The month of Jewish festivals is ending, and I’m back at work on Monday, so my flatmate and I are going away for the weekend. Unfortunately I still haven’t found the cable to recharge my camera battery, so unless it turns up while I’m packing there won’t be any pictures, even ones for me (rather than the world), unfortunately.
Guliver Beal is going to move on today, as well. He’s been a great guest, and I’m looking forward to the next teddies when they come my way.
I’ve finally done some more crocheting, although it was a trim I did for a friend‘s knitted garment, so not mine to show you. I hope she likes what I’ve done!
So, for the books. There are five there, because I haven’t yet finished the pair for one of them, but the comparisons can be made already, I think. Hm, what does it say that that’s the pair of physical books, rather than the other four Librivox audiobooks?
271. The Tale of Grandfather Mole by Arthur Scott Bailey
A children’s garden tale, where Grandfather Mole interacts in his iconoclastic way with the other wildlife. I particularly like the way the animals behave as animals – rather than as miniature humans – although they do talk to each other. The reader is Australian (I’m pretty sure), and the author American, although the animals are basically those traditionally found in British literary gardens.
272. The Biography of a Grizzly by Ernest Thompson Seton
This one is more specifically the potentially real tale of a bear’s life. This bear doesn’t speak as a human, although he has a name and some basic emotions. It sounds well researched.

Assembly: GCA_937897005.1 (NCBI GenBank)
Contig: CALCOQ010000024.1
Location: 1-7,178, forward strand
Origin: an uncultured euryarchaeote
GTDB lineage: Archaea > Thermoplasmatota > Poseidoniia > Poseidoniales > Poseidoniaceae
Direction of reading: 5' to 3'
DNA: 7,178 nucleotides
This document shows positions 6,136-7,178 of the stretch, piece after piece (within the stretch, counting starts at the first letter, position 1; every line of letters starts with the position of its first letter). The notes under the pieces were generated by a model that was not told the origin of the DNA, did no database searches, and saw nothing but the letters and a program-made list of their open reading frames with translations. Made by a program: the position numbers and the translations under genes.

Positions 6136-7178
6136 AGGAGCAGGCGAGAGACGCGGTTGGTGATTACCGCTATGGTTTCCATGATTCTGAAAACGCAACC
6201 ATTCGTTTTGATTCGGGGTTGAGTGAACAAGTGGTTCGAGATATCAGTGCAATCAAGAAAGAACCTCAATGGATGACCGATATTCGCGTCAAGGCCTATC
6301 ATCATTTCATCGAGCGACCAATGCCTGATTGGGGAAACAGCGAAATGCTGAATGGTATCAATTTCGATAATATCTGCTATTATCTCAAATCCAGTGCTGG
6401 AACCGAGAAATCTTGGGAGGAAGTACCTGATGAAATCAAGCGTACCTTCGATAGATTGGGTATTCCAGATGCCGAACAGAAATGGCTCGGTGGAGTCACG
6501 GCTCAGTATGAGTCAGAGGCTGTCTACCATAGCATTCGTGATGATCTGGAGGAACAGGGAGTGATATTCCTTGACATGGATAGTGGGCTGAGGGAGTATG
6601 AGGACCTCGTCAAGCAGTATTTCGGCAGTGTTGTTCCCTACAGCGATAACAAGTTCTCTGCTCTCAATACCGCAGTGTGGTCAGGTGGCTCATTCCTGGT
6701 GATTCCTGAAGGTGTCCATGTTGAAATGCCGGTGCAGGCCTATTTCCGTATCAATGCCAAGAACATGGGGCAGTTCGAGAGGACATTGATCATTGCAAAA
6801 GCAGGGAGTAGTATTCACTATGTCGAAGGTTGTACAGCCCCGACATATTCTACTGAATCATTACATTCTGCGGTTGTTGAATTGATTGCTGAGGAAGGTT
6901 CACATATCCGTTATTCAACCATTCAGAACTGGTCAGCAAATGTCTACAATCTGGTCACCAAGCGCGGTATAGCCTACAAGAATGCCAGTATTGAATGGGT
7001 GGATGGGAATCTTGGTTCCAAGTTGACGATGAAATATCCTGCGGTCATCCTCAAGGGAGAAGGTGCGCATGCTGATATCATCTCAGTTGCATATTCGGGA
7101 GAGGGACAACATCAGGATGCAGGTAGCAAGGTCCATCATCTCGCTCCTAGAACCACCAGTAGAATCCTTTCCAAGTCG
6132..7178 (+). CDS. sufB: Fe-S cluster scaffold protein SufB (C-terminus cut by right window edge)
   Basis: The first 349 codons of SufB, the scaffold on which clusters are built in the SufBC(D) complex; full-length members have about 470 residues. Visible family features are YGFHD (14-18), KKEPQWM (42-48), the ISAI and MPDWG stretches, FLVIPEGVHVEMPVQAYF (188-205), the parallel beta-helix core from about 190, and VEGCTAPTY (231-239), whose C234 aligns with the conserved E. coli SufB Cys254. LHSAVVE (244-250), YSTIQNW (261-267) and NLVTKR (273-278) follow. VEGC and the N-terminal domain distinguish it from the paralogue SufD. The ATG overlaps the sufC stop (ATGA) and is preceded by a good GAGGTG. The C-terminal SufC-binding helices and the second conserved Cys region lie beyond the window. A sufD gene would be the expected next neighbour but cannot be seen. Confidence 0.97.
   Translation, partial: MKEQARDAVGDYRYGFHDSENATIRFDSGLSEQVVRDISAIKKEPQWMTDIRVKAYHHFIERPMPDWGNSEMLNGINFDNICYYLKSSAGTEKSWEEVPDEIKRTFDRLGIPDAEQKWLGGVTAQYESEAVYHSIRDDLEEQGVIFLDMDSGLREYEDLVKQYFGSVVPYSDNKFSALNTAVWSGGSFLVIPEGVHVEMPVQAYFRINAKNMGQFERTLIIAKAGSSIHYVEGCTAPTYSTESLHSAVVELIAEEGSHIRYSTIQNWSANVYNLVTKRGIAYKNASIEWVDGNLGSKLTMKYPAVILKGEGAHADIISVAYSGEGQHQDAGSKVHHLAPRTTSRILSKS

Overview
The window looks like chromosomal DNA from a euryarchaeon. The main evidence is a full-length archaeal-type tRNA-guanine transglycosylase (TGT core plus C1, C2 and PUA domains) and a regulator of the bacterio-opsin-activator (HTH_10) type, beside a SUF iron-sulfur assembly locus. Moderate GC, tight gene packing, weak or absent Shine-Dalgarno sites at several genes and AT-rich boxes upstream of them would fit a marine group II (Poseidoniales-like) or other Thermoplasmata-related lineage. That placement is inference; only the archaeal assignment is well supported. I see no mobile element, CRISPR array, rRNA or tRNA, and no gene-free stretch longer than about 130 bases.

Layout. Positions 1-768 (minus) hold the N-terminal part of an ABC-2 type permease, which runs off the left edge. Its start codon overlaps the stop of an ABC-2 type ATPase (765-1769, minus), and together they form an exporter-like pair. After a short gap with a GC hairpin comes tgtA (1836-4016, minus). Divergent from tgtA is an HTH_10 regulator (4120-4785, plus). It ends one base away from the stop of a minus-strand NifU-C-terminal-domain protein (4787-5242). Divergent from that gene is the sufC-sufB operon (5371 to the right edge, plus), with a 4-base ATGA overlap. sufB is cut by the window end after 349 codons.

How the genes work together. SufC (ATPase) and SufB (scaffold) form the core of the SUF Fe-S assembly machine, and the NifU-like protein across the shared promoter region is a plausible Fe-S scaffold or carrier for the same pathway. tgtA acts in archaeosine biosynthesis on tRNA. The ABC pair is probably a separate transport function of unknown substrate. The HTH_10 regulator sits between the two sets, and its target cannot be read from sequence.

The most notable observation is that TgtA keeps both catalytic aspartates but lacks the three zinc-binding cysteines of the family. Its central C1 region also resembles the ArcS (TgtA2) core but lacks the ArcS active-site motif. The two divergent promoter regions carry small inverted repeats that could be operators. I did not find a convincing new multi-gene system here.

273. Graustark by George Barr McCutcheon
This one came up as a newly completed work on Librivox, and referenced The Prisoner of Zenda as a more famous example of the genre, so I listened to that next, and have now downloaded the sequel. Hopefully the Graustark sequels will come up eventually too. Anyway, they aren’t as similar as I thought they might be, and I greatly enjoyed both.
I didn’t find it that hard to guess many of the upcoming plot points, but it’s hard to know is that partly because the genre has become so classic these days. There are some stereotypes that are not so acceptable these days (particularly the harping on the difficulties of the Princess being both ruler and girl – rarely woman) but that is to be expected over a century later. I just wish I saw less of it in modern novels…
274. And Rachel Was His Wife by Anonymous (ed. Marsi Tabak)
This is a modern classic among Jewish novels, and I’m pairing it with a real classic, that I’ll probably finish this weekend, Akiva by Meir/Marcus Lehmann, since they tell the same tale, of the Talmudic Rabbi Akiva and his wife Rachel, who inspired him to learn and become the great scholar, teacher and leader. Both are working from the somewhat scanty historical record. The Gemara does not set out to tell these people’s life stories; it gives over their teachings, and uses anecdotes from their lives to show specific points. Perhaps because of this, while both books show mostly the same events, Rabbi Lehmann makes his couple about a decade younger when each historical event happens than they are in this book.
This book is written as the occasional journal of a fictional friend of Rachel’s, who changes and grows over the years, and tells the dramatic communal as well as personal events of these important decades. Highly recommended.
275. The Prisoner of Zenda by Anthony Hope
This one is another reflective first person account, that shows the emotional impact of the (rather fantastic) events. It deserves to be the classic it is.